journal-orthopaedics-trauma-surgery-distribution

Figure 1: Patients’ distribution by age group. The peak is between 61 and 80 years old

journal-orthopaedics-trauma-surgery-pathologies

Fig. 2: Frequency of comorbidities. These are the pathologies of the elderly subject

Under locoregional anesthesia most often and rarely general. Two types of osteosynthesis were performed (Fig. 3): either with a closed focal point by a cervico-metaphyseal nail (Standard Gamma Nail (SGN) or Long Gamma Nail (LGN)) or with an open hearth (Dynamic Hip Screw (DHS)). Patient follow-up: Patients had a post-operative 48h antibioprophylaxis, adapted analgesia, local daycare and control radiographs in the immediate postoperative period. Rehabilitation began on the first postoperative day with isometric contractions, ankle and knee mobilization. Patients were discharged after 24-48 hours with a functional rehabilitation note aimed at recovery of joint amplitude, muscle strengthening and proprioception. The threads were removed at 21 days. The evolution of consolidation and functional score of Parker [4] was evaluated at 1; 3; 6 and 12 months. Our data were treated with the software Excel 2013 and SPSS VERSION 16.0

journal-orthopaedics-trauma-surgery-fracture

Fig. 3: Implant distribution by fracture type (Ender classification)

Results

Results have been displayed in Table 1 and Fig. 4.

journal-orthopaedics-trauma-surgery-parker

Fig. 4: Functional results at different periods according to parker score

  GN DHS P value
Therapeutic time 20h (12-48h) 20h (12-48h) -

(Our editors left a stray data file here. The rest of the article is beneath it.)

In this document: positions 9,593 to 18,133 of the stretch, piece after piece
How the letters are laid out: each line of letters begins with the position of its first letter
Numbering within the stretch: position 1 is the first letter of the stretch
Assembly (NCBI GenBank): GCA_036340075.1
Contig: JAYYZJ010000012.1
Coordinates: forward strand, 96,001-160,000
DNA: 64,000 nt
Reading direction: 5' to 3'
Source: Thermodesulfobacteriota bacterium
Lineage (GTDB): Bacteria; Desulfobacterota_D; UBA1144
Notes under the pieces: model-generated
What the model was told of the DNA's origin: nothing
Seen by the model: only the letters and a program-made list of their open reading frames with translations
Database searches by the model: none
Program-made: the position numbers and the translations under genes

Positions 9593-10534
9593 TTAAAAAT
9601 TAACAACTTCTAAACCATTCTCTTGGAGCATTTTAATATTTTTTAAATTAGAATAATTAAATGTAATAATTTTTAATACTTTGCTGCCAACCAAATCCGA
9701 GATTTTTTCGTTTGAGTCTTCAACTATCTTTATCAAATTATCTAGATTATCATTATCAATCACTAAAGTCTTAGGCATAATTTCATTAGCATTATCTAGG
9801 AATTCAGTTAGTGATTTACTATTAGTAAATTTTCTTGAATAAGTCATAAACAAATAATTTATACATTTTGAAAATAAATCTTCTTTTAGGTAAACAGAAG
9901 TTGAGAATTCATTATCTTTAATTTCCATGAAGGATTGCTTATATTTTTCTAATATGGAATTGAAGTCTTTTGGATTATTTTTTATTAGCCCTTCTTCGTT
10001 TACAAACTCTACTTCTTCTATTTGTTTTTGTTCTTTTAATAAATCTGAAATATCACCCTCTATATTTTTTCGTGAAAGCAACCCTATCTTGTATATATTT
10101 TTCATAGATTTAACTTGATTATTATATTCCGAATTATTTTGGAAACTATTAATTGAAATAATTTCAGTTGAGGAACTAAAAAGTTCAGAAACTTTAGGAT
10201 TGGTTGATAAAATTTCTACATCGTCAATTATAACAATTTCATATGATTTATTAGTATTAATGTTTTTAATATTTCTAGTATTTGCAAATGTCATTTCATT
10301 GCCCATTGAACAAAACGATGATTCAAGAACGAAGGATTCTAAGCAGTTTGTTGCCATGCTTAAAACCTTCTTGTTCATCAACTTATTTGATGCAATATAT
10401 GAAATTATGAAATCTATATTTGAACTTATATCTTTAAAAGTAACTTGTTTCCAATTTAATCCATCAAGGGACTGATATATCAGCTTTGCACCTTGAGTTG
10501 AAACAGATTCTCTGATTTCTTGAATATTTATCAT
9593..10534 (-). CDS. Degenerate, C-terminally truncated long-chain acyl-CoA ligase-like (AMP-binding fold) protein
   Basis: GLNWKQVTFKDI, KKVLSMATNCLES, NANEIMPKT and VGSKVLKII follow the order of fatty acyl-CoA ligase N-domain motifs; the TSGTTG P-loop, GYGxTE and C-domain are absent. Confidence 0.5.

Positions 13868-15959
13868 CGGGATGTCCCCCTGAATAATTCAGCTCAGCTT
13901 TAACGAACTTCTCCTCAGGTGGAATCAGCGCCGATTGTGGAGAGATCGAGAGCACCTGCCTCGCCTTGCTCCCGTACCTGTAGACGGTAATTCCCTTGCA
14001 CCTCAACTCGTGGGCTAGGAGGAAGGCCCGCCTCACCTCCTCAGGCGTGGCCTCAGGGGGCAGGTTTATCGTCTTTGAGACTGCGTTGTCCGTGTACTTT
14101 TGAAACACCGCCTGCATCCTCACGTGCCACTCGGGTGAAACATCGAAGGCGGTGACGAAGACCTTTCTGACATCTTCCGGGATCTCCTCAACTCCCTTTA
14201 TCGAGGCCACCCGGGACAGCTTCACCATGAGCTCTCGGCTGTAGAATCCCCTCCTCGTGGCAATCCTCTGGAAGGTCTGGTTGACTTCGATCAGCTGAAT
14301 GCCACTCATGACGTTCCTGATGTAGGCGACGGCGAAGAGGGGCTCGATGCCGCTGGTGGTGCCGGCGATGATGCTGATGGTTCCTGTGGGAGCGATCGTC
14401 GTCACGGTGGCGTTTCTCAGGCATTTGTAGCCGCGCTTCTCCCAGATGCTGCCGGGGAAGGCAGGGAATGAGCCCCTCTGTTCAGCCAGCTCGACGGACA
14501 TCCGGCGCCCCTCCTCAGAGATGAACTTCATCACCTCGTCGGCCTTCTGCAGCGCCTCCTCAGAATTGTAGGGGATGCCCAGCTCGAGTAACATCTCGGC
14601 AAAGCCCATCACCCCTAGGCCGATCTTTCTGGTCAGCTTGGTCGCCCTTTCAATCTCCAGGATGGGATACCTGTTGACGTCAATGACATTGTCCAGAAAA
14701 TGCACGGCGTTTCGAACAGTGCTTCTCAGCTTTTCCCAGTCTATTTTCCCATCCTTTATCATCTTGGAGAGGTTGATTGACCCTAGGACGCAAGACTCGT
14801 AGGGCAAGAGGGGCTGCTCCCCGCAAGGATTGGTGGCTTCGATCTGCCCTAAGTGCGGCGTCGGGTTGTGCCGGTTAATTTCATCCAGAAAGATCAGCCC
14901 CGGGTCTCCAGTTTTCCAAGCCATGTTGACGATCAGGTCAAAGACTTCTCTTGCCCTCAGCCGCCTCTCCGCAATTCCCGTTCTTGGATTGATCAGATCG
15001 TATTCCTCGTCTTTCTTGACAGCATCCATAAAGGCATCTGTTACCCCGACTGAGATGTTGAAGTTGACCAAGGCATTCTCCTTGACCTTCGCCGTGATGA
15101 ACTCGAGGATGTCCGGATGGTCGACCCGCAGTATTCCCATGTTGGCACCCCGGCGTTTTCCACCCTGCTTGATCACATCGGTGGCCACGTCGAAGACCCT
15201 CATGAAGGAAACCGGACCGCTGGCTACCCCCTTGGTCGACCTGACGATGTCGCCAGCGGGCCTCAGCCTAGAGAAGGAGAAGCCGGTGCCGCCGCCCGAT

Duration of intervention 44.1 mn (15-68 mn) 69.2 mn (48-82 mn) <0.001
Blood loss 85.8 ml (60-130 ml) 120.3 ml (110-200 ml) <0.001
Hospital stay 36h (24-72h) 36h (24-72h) -
complications 04 cut-out
02 telescoping
02 infections
01 cut-out,
01 non-union,
02 infections
 
Recovery 06 (4 slide plate, 2 THP) 02 (slide plate) 0.679

Table 1. Data related to surgery and hospital stay

Patients were operated on average 20 hours after hospitalization (12h-48h). 85.12% (n=309) were operated by GN (77.1% by SGN and 8% by LGN); 14.88% (n=54) by DHS. The mean operating time was 44.1 mn (15-68 mn) for CG and 69.2 mn (48-82 mn) for DHS. The mean blood loss was 85.8 ml (60-130 ml) for GN and 120.3 ml (110- 200 ml) for DHS. The average stay was 36h (24-72h). Consolidation was achieved in 99.2% (n=358) of cases at 3.8 months (3-8 months). The cervico-diaphyseal angle variation at the end of the consolidation was 4.2° (0°-17.2°) for the overall population (p=0.0057); 4.3° (0°- 17.2°) for GNs (p=0.0063); And 4.2° (0°-17°) for DHS (p=0.0078). 12 cases of complications were recorded, dominated by sweeping of the cervical screw (05 cases); Delayed infection on the material (04 cases), non-union on DHS (01 cases) and telescoping of the cervical screw (02 cases). The rate of re-intervention was 2.2% of which 03 cases of cutout and 02 cases of telescoping of the cervical screw as well as the case of non-union taken up by a plate-plate; 02 PTH scanning cases. The cases of infections had evolved well after removal of the equipment with surgical trimming and adapted anti-biotherapy. The mean Parker [4] functional score at 12 months was 6.6 (0-9) overall (p<0.0001) and 6.67 (0-9) for GC and 6.65 0-9) for DHS. We had recorded 01 cases (0.27%) of deaths occurred at 1 month in a diabetic patient, hypertensive and insufficient renal. After consolidation, 17 patients were lost to follow-up for 12 months.

Discussion

Per trochanteric fractures are the most frequently encountered in orthopedics with an overall incidence of about 1.3 million per year in 1990, estimated at 4.5 million per year by 2050 [5]. They are typical of the elderly with a major socio-economic impact [6,7-10]. In our series, 75.4% are over 60 with a peak between 70-80 years and only 7.4% are under 40 years. Despite their advanced age, patients need to regain their autonomy.